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The Nitty Gritty Of Maintaining Wooden Floors

An expert viewpoint from the timber floor specialist at BM TRADA, the organisation that provides independent certification, testing, inspection, training and technical services

Peter Kaczmar, wood floor specialist at BM TRADA, discusses maintenance options to keep timber flooring looking as good as the day it was installed:
YOU don’t have to be a Time Team fanatic to realise that timber has been used as a flooring material for centuries. Its combination of flexibility, sustainability and aesthetics has pushed it up the shortlist of materials in architects and specifiers’ minds: in fact, it is increasingly becoming the number one choice for both residential and commercial situations.
It’s hardly surprising, given the choice on offer. A variety of wood species of different colour and figure are available and styles range from simple rustic planking to the elaborate and formal inlaid floor. And, when it comes to appearance, it’s no surprise that the beauty of wood flooring is a major selling point.
As with all things, however, there comes a time when as a result of in-service wear or surface damage the appearance of the floor will need to be restored through a programme of remedial measures.
Most flooring is currently sold pre-finished with a factory applied lacquer, which sooner or later will become damaged to the point where remedial maintenance will be required.
If the damage is superficial, it will generally be possible to achieve a good surface quality by light rotary abrasion using a screen meshing procedure which removes little or no wood from the surface. This is followed by the application of the required number of maintenance coats of lacquer. It is usual to do this several times before more substantial maintenance is carried out using more aggressive abrasion procedures.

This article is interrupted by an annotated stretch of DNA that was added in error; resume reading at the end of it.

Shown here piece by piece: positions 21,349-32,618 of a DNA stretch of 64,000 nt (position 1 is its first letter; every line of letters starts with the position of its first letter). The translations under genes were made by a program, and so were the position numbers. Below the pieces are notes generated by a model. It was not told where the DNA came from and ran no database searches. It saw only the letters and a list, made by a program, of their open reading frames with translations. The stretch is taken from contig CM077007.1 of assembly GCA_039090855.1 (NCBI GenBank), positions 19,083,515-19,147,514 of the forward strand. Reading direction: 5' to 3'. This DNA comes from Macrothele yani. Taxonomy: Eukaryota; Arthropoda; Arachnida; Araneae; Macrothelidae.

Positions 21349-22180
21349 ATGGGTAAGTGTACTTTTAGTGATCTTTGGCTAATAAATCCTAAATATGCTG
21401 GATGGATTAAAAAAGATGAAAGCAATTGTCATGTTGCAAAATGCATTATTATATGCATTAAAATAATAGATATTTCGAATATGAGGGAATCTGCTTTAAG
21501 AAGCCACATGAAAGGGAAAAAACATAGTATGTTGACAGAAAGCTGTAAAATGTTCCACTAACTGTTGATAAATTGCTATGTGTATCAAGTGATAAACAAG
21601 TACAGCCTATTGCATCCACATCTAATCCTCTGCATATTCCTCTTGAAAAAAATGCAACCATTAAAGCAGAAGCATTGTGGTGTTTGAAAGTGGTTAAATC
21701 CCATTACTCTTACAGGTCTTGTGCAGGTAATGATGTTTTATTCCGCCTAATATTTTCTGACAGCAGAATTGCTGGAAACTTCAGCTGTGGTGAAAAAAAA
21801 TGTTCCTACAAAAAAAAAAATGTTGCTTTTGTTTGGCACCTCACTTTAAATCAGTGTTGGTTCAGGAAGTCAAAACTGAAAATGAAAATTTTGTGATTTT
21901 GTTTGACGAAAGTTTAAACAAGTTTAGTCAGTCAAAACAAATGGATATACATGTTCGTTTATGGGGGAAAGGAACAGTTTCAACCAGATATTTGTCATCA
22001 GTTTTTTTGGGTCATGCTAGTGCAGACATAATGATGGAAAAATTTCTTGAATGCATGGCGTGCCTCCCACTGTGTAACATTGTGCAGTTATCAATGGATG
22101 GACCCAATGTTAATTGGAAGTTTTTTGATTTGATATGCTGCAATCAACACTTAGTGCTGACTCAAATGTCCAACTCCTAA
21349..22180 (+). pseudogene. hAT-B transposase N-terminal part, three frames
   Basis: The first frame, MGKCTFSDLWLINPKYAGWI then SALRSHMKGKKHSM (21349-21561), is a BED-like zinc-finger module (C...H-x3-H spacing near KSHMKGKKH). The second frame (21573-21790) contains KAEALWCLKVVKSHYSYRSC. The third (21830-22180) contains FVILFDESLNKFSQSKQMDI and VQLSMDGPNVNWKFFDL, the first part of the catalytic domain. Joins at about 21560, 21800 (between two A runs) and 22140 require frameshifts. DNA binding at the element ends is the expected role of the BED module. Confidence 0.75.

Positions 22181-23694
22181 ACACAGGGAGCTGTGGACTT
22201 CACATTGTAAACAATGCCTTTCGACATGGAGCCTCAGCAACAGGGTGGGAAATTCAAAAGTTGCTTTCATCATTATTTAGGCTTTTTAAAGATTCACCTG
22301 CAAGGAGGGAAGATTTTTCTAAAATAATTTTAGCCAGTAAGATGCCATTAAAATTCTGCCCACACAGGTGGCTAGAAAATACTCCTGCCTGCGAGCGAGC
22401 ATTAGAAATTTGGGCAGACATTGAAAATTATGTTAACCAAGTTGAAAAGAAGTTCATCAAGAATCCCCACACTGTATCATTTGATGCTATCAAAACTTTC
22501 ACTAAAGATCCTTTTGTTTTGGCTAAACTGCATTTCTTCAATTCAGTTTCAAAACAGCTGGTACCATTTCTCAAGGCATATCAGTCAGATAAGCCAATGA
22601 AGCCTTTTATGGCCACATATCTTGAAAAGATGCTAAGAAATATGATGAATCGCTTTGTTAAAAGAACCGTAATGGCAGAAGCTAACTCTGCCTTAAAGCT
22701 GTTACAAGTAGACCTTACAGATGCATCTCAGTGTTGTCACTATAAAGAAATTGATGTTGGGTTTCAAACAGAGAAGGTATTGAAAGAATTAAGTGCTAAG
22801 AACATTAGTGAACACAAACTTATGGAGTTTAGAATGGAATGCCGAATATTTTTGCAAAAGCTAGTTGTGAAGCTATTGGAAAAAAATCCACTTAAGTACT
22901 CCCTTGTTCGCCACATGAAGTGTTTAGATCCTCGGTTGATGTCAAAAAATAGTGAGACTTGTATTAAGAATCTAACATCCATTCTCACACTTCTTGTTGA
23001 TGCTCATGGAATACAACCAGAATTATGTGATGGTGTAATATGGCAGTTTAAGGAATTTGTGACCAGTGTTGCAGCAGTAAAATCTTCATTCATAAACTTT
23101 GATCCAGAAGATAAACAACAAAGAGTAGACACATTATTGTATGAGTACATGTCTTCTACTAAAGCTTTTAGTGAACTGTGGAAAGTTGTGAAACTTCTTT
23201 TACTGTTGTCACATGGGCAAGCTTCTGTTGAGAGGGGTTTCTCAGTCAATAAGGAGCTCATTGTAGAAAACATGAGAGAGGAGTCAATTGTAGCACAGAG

Where more severe surface damage has been sustained, such as deep scratches or indentations, it will be necessary to adopt a more aggressive approach and to remove the surface layers of wood using a belt or drum sander fitted with successively finer grades of abrasive papers.
Such operations generally consist of three or more consecutive abrasion cycles starting with a course grit (P40-60) gradually reducing to P100 or less. The disadvantage of this as a remedial process is that successive remedial cycles will reduce the overall thickness of the wear layer in the case of engineered boards.
Engineered boards cannot be sanded down to the core layer and manufacturers always allow for about 1-1.5mm of the hardwood layer to remain after which no further sanding operations may be carried out.
The European Standards guidance for most types of wood flooring stipulate that the flooring elements should be capable of undergoing renovation at least twice. Commonly, the hardwood wear layer is 3.4mm in thickness, meaning that approximately 2mm can be removed before the floor is replaced.
Under normal circumstances, therefore, approximately four remedial maintenance cycles can be carried out for a typical wear layer of 3.4mm, working on the principal that each abrasion cycle will remove up to 0.5mm of wood from the surface.